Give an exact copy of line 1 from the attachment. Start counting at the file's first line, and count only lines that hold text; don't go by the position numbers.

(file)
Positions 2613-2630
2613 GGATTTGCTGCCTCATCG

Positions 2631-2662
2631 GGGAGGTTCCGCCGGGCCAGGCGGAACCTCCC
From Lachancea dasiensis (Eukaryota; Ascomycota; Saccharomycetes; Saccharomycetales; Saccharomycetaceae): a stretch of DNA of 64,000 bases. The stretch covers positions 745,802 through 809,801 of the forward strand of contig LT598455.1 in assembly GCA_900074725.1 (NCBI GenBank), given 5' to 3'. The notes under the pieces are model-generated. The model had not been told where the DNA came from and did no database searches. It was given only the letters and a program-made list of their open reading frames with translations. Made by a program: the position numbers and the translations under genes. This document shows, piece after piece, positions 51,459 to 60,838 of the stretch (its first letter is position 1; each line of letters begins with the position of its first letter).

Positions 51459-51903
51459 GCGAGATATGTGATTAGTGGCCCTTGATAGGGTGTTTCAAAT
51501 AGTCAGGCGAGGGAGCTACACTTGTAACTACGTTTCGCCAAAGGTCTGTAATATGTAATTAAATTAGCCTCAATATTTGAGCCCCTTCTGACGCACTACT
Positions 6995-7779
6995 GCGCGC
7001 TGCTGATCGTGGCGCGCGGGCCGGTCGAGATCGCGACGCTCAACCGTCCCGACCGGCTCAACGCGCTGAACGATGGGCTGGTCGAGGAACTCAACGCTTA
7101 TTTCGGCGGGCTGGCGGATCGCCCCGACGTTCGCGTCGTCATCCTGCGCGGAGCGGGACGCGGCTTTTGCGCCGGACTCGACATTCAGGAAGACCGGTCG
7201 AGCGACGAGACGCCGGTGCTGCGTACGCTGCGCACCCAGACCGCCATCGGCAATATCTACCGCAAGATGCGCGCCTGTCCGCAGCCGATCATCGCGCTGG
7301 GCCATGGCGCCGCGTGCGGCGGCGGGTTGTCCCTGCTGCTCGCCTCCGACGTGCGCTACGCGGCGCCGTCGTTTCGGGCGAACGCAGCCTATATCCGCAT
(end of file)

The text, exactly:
Positions 2613-2630